We finally got underway on the 29th of May and made Demopolis in a few days through soggy weather hanging over the Gulf Coast. After several days facing two MPH head currents, we spent several days in Demopolis while worse weather passed by. The first night at anchor after Demopolis, a generator exhaust system casualty and a coincidental battery charging problem left us no choice but to get ourselves to Columbus Marina where the manager more or less took control of the generator issue in a very professional way, while I handled the battery charging issue. Nine days later, we were underway again with a new battery charging system and a repaired generator exhaust and new generator starter solenoid (found burned up during the exhaust work) to the tune of around 1500 bucks in parts and labor. Later on during the trip another charging improvement was made when I got an updated external voltage regulator installed.

Up to Aqua Harbor Marina at the head of the Tombigbee Waterway and then blazing down the Tennessee with a two MPH tail current to cross over the Land Between the Lakes via the short Barkley Canal to end up at Green Turtle Bay Resort at Grand Rivers, KY where we left the boat for a month because the Mississippi was again up too high for us.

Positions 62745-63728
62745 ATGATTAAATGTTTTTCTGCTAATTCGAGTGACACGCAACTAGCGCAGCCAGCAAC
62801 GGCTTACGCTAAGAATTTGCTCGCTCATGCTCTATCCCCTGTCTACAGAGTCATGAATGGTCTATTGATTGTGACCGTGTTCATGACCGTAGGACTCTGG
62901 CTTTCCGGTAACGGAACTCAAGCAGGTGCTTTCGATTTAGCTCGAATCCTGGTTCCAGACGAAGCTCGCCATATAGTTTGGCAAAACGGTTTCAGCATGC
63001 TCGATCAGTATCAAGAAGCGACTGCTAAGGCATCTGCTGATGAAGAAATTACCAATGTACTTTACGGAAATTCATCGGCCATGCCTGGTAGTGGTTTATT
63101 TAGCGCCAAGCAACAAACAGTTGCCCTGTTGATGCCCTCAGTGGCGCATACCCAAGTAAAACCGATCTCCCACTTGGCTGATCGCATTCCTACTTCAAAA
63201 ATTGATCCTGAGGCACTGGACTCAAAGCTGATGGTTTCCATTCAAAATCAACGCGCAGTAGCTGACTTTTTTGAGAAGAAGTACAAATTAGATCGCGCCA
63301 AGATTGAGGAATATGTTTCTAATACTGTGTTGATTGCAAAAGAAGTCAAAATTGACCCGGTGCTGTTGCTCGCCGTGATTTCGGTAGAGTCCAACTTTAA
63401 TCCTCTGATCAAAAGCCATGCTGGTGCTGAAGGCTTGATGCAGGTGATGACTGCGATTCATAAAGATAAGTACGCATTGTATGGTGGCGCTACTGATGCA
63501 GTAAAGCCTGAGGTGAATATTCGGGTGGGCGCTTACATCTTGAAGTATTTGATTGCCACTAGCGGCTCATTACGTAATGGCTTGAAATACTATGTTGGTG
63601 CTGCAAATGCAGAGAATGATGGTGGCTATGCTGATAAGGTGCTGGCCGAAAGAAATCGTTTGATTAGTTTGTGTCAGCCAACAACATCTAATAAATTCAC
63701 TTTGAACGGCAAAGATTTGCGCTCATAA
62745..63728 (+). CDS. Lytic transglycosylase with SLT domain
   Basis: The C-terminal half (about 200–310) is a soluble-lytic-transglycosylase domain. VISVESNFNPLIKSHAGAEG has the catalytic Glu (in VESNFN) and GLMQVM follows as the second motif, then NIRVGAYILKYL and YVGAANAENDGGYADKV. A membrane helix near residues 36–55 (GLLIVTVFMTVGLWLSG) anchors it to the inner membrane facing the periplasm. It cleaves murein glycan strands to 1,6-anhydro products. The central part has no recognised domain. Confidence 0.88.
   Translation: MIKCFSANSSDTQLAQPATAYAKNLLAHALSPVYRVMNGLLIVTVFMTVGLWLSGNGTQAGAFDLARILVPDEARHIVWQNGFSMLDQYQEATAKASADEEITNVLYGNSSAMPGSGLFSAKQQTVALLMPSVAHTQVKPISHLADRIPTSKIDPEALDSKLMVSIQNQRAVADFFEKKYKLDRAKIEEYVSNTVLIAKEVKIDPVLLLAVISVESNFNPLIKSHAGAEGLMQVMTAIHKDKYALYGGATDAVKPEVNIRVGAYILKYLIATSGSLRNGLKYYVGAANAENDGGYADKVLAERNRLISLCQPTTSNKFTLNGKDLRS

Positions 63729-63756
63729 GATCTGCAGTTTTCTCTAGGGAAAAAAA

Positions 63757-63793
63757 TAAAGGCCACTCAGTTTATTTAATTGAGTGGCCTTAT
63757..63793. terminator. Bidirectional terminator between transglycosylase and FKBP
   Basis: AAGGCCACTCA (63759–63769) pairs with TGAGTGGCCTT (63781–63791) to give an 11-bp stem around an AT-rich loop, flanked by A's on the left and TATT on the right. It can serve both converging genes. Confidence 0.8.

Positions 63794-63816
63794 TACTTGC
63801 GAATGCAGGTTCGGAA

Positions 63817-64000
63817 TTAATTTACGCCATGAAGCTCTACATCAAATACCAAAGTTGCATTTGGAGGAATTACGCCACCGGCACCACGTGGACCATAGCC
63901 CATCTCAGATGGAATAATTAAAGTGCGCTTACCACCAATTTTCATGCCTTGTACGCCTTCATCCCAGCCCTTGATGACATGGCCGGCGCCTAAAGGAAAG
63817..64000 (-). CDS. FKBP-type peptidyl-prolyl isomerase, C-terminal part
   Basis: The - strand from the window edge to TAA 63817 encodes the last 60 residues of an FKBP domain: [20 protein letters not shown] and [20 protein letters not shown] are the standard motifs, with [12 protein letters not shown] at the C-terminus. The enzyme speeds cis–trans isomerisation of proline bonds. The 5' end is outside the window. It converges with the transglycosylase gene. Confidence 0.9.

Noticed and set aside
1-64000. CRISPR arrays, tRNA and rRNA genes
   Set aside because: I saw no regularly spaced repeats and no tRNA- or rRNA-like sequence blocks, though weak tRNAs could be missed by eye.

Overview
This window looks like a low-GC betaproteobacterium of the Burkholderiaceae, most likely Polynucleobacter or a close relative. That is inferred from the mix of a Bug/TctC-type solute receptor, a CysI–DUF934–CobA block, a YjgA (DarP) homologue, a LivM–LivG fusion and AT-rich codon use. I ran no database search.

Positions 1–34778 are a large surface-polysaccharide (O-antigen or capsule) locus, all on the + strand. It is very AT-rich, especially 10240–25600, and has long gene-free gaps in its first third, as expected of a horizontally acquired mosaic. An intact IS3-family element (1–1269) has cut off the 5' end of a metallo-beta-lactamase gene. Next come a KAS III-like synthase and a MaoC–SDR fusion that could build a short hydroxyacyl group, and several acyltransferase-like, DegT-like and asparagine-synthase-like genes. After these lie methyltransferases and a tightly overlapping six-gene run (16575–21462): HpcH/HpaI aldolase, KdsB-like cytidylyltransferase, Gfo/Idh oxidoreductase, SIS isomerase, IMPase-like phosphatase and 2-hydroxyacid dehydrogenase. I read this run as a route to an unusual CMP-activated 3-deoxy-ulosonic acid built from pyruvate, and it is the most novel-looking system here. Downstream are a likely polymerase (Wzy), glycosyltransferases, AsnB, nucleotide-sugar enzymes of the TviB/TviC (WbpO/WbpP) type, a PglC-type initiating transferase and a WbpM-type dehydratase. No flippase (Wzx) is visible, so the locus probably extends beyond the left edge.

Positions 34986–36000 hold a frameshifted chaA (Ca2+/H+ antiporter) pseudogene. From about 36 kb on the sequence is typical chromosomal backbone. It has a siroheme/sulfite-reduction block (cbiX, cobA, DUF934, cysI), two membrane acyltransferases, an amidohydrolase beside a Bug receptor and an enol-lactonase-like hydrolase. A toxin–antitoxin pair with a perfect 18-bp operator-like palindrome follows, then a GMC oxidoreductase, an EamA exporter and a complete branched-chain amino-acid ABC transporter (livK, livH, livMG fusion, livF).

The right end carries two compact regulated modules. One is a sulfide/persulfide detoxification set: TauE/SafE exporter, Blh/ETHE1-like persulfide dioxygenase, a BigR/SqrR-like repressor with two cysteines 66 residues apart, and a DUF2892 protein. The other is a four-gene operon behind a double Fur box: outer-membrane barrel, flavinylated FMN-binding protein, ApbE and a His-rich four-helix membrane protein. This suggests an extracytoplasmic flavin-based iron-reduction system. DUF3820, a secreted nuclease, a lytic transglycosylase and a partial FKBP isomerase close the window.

Returning to the boat in early August, I installed an AIS transponder, AIS display capable VHF radio, two new VHF radio antennas (SWR meter said old ones were toast), the newly overhauled Balmar 100-Amp alternator, and its updated external regulator. Then on 9 August we were off again choosing the Barkley Lock and the Cumberland River to get to the Ohio instead of the barge-clogged Kentucky Dam and down the Ohio River to within a few miles of the Mississippi. The agreement with the owner was that if we could not make at least 4 MPH against the current of the Mighty Mississippi that we would give up and return the boat to GTB with him deciding what to do at a later date. Luckily that is exactly the speed we were able to make against the swirling and wildly upwelling river, and for the next five days we often used full rudder in either direction to counter the swirling waters. Autopilot was mostly useless.

We spent three days in Grafton before heading up the 320-mile run on Illinois/Des Plaines River at a blazing 7 MPH on a mostly uneventful run which included a pass through the noisy canyon of downtown Chicago with the mast down and a resultant air draft of 15'5" to the bimini top - I could touch the low steel of several 16'6" bridges.

Next morning, we were underway from DuSable Marina early for the 36-mile run across Lake Michigan arriving in Michigan City, IN at 1130 on 23 August, moved off the boat (we filled a Grand Caravan van with all the stuff (including my own SuperMax anchor and many pounds of tools), and turned the boat over in a two-hour systems briefing to the owners.

Total days underway - 23.
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Rich Gano
FROLIC (2005 MainShip 30 Pilot II)
Panama City area
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Old 09-21-2017, 09:45 PM   #2
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I've been up the Illinois and out on to the lakes a couple of times and always enjoyed both. I've only went against the Mississippi current from Grafton to the QC areas and it does make for a long day.